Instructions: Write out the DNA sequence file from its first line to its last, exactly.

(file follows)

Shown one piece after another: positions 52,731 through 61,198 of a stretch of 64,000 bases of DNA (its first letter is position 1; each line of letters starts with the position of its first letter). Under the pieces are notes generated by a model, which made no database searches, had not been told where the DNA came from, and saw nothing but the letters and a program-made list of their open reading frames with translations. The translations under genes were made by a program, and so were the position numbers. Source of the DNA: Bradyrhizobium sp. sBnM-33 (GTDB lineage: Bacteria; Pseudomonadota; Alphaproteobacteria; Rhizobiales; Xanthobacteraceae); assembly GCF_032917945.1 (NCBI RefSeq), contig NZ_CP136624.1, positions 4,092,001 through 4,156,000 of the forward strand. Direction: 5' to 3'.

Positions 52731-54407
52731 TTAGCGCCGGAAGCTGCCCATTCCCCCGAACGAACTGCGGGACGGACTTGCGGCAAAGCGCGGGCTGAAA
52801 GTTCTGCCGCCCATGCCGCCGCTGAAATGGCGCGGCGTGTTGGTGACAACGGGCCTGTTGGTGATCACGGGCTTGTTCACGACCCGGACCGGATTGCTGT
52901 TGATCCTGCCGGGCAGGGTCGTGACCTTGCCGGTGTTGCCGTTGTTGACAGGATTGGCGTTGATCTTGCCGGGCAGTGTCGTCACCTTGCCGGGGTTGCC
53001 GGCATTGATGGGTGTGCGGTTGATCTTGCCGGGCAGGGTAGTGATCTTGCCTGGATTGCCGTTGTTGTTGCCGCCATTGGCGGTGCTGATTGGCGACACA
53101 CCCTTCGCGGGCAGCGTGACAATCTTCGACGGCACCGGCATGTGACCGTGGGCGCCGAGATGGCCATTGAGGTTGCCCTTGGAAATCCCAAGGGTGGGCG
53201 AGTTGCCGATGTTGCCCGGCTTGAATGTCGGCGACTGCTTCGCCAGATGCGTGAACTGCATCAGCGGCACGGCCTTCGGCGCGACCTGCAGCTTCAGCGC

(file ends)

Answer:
Shown one piece after another: positions 52,731 through 61,198 of a stretch of 64,000 bases of DNA (its first letter is position 1; each line of letters starts with the position of its first letter). Under the pieces are notes generated by a model, which made no database searches, had not been told where the DNA came from, and saw nothing but the letters and a program-made list of their open reading frames with translations. The translations under genes were made by a program, and so were the position numbers. Source of the DNA: Bradyrhizobium sp. sBnM-33 (GTDB lineage: Bacteria; Pseudomonadota; Alphaproteobacteria; Rhizobiales; Xanthobacteraceae); assembly GCF_032917945.1 (NCBI RefSeq), contig NZ_CP136624.1, positions 4,092,001 through 4,156,000 of the forward strand. Direction: 5' to 3'.

Positions 52731-54407
52731 TTAGCGCCGGAAGCTGCCCATTCCCCCGAACGAACTGCGGGACGGACTTGCGGCAAAGCGCGGGCTGAAA
52801 GTTCTGCCGCCCATGCCGCCGCTGAAATGGCGCGGCGTGTTGGTGACAACGGGCCTGTTGGTGATCACGGGCTTGTTCACGACCCGGACCGGATTGCTGT
52901 TGATCCTGCCGGGCAGGGTCGTGACCTTGCCGGTGTTGCCGTTGTTGACAGGATTGGCGTTGATCTTGCCGGGCAGTGTCGTCACCTTGCCGGGGTTGCC
53001 GGCATTGATGGGTGTGCGGTTGATCTTGCCGGGCAGGGTAGTGATCTTGCCTGGATTGCCGTTGTTGTTGCCGCCATTGGCGGTGCTGATTGGCGACACA
53101 CCCTTCGCGGGCAGCGTGACAATCTTCGACGGCACCGGCATGTGACCGTGGGCGCCGAGATGGCCATTGAGGTTGCCCTTGGAAATCCCAAGGGTGGGCG
53201 AGTTGCCGATGTTGCCCGGCTTGAATGTCGGCGACTGCTTCGCCAGATGCGTGAACTGCATCAGCGGCACGGCCTTCGGCGCGACCTGCAGCTTCAGCGC